The principal point of this invention concerns the use of signals from beams B3, and B6 as detected by photodetector PD1 and PD2. The intensities of these beams are made up of a dc part and an ac part, the latter comprising the winking signals. At a constant RLG rotation rate these ac signals oscillate in time at a frequency proportional to the rotation rate. For low backscatter amplitudes the oscillations are approximately pure sinusoids. In general there is an arbitrary phase between the phases of the signals from photodetectors PD2 and PD1 (signals W1 and W2). This phase can be changed by moving the mirrors M1 and M2 synchronously so that the path length of the laser cavity remains constant but the position of the beam on the mirrors changes.
The preferred phase difference for minimum lock-in is 180 degrees. Therefore, the control for the mirrors is set by means of the phase detectors. The detector typically includes preamplifiers 6 and 5 for respective signals W1 and W2, the outputs of the amplifiers driving phase comparator 7 which compares the phase of signals W1 and W2 generate an output error signal Ve that is zero when the phase difference between W1 and W2 is 180 degrees. These error signals will actuate the mirror driver circuit 8 such that the mirrors M1 and M2 move to reduce the error signal toward zero.
The beam combining means formed by mirrors M4, M5 and M6 and photodetectors PD1 and PD2 is different from those previously used in that it provides access to both winking signals. However, it is not the only way for obtaining both winking signals. Rather than using separate mirrors, a combination of mirrors and prisms could be used. Fiber optics could also be used. If the optical signals were conducted from mirror M3 toward the beam combining means, optical couplers could split a small fraction of the signals from each beam and bring them toward separate photodiodes. The signals may also be obtained through mirrors M1 or M2 by use of photodetectors appropriately located in these mirror structures.
The following considers the supporting theory of the invention. The intensity of the two beams in an RLG and their phase difference is described by a system of three simultaneous, coupled differential equations as disclosed in the publications: F. Aronowitz and R. J. Collins, J. of Applied Phys. 41, 130 (1970) and Yu. L. Klominontovich, et al., Soviet Phys. JETP 24, 1 (1967). A coupling between the two waves is due to backscattering of light from one beam to the other. This backscattering takes place mostly at the surface of the mirrors. The total scattering from the three mirrors is described as a single amplitude and phase shift for each beam. It can be shown that the phase shifts of the backscattering affect the lock-in as the average phase shift,
where ε1 and ε2 are the optical phase shifts due to scattering of the first beam into the second beam and the second beam into the first beam, respectively.
The lock-in band for the gyro is a function of ε and other variables including the backscatter amplitude. The theory shows that the lock-in decreases as ε approaches 90 degrees.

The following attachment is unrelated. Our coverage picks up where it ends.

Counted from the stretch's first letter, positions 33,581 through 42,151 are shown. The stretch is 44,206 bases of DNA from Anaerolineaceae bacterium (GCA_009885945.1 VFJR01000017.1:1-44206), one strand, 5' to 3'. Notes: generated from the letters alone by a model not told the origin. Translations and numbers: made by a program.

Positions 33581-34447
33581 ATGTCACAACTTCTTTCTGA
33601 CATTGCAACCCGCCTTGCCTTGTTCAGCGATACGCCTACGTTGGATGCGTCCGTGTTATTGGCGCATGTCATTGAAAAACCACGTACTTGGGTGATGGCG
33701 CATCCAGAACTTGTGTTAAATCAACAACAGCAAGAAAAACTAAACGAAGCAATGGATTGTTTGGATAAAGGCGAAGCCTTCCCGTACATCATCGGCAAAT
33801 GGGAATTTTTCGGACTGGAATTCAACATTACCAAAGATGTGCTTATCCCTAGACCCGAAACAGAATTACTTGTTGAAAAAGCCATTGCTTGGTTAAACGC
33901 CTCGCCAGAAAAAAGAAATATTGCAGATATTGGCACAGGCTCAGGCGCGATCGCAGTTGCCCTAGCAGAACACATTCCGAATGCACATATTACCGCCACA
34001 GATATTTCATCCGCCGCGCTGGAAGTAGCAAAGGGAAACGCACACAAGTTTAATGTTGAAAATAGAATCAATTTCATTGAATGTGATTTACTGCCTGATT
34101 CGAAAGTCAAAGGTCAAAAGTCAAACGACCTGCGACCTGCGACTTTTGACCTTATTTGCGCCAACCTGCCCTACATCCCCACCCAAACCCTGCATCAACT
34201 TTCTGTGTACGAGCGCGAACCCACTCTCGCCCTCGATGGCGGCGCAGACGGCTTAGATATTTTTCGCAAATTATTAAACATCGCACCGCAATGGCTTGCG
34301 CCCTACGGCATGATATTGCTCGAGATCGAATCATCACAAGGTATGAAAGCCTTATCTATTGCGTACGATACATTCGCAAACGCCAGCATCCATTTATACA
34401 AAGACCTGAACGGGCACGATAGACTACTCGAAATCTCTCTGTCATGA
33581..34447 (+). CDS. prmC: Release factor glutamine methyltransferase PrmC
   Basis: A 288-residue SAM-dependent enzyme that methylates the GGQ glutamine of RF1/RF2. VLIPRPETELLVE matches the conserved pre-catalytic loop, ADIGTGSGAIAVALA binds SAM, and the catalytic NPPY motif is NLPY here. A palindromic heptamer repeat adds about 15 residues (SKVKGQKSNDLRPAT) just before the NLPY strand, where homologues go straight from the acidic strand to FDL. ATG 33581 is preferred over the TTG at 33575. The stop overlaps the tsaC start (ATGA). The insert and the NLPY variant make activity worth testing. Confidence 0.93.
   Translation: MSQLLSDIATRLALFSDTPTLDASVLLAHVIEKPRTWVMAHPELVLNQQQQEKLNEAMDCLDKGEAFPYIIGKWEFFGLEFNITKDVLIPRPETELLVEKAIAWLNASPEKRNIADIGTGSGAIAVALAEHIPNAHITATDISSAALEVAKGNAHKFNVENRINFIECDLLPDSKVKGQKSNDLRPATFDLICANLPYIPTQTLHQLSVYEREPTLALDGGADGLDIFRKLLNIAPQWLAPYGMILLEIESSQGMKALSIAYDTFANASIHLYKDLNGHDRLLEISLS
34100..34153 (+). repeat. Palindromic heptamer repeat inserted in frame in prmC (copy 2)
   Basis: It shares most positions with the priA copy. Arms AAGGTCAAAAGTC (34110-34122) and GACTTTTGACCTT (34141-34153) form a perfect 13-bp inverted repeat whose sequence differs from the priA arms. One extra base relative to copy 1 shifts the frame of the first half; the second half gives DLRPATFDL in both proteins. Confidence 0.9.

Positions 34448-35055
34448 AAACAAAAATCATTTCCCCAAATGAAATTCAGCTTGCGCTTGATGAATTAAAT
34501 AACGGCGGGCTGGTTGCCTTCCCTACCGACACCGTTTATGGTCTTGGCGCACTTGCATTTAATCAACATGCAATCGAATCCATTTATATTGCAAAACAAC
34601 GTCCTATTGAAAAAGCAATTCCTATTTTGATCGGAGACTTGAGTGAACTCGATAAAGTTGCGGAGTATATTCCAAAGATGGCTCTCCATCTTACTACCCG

In recent RLG computer simulations, it has been demonstrated that as ε approaches 90 degrees the phase difference between the winking signals approaches 180 degrees. No other parameters that have been tested in the simulation affect the winking signal phase difference. Therefore, the phase between the winking signals should provide a measure of ε, the average backscatter phase shift and hence the winking signal phase can be used to adjust the lock-in to a minimum value.
Accordingly, by comparing the phase difference between the winking signals, the RLG laser path may be adjusted to minimize beam lock-in.
It is noted that the concept of the present invention may be employed in dithered and non-dithered gyros. Further, although the discussion is directed to a preferred embodiment employing three mirrors in a triangular housing, the invention may operate in a suitably shaped housing where more than three mirrors are mounted.
It should be understood that the invention is not limited to the exact details of construction shown and described herein for obvious modifications will occur to persons skilled in the art.
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|International Classification||G01C19/66, G01C19/64, H01S3/083|
|Cooperative Classification||H01S3/083, G01C19/665|
|European Classification||H01S3/083, G01C19/66D4|
|Nov 12, 1981||AS||Assignment|
Owner name: SINGER COMPANY THE, LITTLE FALLS, NJ A CORP. OF NJ
Free format text: ASSIGNMENT OF ASSIGNORS INTEREST.;ASSIGNORS:SIMPSON, JAMES H.;KOPER, JAMES G.;REEL/FRAME:003946/0192
Effective date: 19811106
|Mar 4, 1988||FPAY||Fee payment|
Year of fee payment: 4
|Jan 23, 1989||AS||Assignment|
Owner name: KEARFOTT GUIDANCE AND NAVIGATION CORPORATION, NEW
Free format text: ASSIGNMENT OF ASSIGNORS INTEREST.;ASSIGNOR:SINGER COMPANY, THE;REEL/FRAME:005029/0310
Effective date: 19880425
|Feb 8, 1990||AS||Assignment|
Owner name: CONTINENTEL ILLINOIS NATIONAL BANK AND TRUST COMPA
Free format text: SECURITY INTEREST;ASSIGNOR:KEARFOTT GUIDANCE & NAVIGATION CORPORATION;REEL/FRAME:005250/0330
|Dec 13, 1991||FPAY||Fee payment|
Year of fee payment: 8
|Mar 22, 1996||FPAY||Fee payment|
Year of fee payment: 12